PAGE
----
Papa’s medicine ice cream became legendary with those two. I overheard them bragging to their friends about their Papa’s medicine could only be taken with ice cream, and that ice cream couldn’t be given to just anyone. Whenever I gave them a cone or a bowl of ice cream, I had to reassure them that it wasn’t Papa’s medicine ice cream. One time, they made me call him at work to make certain that the ice cream was okay.

The specialness of that ice cream was brought home to me one day. The kids were still very little. Nephew was around 6, so Niece was about 4 or so. It was a normal, nondescript kind of day. Nothing that would stand out in anyone’s memory except for this. The kids were over for dinner and I had made a big pot of spaghetti. It was easy and one of their favorites. I had told them they could have some ice cream after dinner. But when I looked in the freezer, there was only one carton of ice cream and only about two thirds of it was left.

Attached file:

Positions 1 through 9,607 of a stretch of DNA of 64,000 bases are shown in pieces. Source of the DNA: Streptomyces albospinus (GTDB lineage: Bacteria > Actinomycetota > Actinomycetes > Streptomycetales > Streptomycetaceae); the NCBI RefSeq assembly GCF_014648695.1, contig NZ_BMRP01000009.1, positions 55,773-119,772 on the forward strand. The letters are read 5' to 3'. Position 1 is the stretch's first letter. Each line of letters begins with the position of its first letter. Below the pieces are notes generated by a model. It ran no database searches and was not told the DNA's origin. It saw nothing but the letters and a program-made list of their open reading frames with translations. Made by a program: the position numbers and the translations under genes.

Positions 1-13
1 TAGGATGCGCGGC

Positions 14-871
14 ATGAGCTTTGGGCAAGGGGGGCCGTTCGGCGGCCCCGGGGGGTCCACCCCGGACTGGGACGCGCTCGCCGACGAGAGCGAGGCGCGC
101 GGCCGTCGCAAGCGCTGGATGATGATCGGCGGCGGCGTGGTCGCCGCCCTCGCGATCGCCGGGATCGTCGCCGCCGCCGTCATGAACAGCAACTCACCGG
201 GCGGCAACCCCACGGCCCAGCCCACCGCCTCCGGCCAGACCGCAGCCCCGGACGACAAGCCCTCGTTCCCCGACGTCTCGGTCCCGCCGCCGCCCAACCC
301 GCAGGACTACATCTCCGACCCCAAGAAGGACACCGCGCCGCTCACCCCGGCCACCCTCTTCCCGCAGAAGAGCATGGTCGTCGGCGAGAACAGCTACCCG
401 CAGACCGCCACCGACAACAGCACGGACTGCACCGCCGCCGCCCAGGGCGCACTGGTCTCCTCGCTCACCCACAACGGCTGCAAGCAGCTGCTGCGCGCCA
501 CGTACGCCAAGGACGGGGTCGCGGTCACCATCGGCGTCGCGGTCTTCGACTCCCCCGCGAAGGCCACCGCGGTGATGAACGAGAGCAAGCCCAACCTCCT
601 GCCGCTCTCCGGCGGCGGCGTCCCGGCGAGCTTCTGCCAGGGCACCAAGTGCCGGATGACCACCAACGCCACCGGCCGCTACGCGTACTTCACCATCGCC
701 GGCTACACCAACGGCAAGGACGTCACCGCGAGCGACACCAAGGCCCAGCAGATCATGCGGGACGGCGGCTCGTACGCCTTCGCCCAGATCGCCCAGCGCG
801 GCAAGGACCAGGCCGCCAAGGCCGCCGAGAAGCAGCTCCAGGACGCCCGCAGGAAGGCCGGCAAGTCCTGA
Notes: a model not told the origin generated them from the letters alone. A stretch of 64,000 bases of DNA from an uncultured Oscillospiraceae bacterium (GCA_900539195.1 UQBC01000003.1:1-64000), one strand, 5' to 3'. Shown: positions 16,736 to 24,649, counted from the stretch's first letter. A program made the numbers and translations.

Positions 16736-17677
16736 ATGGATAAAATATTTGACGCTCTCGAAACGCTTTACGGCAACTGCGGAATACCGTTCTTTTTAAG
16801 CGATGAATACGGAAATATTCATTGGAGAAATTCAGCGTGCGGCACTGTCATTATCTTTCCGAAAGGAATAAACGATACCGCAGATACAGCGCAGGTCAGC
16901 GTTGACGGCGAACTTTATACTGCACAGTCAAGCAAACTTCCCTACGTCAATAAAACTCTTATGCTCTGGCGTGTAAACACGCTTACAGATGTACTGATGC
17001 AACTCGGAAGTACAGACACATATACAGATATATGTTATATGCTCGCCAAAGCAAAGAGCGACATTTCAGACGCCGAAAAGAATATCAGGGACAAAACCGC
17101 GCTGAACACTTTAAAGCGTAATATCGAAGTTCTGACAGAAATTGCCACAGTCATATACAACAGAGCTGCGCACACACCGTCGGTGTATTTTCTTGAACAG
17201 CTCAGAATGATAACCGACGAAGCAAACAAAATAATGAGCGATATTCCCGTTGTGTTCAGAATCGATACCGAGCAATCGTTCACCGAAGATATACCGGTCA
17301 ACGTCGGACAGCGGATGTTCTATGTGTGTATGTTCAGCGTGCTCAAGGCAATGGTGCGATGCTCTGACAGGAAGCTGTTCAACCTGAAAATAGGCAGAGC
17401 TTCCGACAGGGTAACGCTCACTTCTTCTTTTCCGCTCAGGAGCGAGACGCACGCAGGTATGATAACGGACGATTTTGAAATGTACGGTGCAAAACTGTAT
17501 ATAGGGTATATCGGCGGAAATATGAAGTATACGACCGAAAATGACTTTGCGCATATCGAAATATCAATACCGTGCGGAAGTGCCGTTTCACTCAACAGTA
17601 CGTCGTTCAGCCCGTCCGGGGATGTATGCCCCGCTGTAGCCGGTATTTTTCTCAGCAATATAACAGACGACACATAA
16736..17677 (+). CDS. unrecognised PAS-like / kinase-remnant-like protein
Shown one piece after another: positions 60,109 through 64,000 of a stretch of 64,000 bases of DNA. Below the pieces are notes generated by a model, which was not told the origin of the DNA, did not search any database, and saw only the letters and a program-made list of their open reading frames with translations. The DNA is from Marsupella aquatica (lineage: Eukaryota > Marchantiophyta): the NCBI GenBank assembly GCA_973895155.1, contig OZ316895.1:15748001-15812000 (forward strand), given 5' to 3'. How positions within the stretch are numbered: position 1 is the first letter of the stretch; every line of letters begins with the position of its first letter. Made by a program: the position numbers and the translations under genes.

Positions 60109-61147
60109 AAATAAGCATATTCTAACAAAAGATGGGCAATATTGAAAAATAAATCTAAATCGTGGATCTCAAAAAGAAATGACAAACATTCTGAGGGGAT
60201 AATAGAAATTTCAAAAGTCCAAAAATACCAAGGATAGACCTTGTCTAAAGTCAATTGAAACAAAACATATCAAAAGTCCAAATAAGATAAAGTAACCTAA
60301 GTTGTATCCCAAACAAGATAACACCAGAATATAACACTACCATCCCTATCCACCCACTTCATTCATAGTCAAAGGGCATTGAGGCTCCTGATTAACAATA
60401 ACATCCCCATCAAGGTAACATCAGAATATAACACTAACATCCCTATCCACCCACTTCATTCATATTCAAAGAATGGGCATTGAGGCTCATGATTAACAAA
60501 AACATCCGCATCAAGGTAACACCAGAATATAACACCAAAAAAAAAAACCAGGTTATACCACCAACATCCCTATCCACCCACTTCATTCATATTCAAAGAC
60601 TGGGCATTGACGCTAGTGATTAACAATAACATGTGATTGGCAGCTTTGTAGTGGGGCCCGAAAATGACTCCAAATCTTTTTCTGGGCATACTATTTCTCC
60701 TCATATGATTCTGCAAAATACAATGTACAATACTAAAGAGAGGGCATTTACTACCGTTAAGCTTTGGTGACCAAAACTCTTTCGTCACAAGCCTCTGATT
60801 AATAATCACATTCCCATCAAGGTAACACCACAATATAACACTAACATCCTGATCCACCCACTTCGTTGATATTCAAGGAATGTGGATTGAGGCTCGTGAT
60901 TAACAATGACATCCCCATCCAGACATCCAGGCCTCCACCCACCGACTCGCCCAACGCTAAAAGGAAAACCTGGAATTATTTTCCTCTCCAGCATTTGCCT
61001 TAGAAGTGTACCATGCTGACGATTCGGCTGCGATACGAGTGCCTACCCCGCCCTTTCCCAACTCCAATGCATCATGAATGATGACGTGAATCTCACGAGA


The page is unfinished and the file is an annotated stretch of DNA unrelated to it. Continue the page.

I made a hasty call to Dad and told him to stop on the way home to get some.

When he came in, he was empty handed and as soon as he saw me, he remembered. No one felt like getting out in the heat and getting more, so the ice cream was going to be completely gone after that evening. Dad took it with good grace.

When dinner was over, the kids were itching to get to the ice cream, but they knew that they would have to wait until the kitchen had been cleared, the dishes put away, and order had been restored. So they asked if Papa would play a game with them.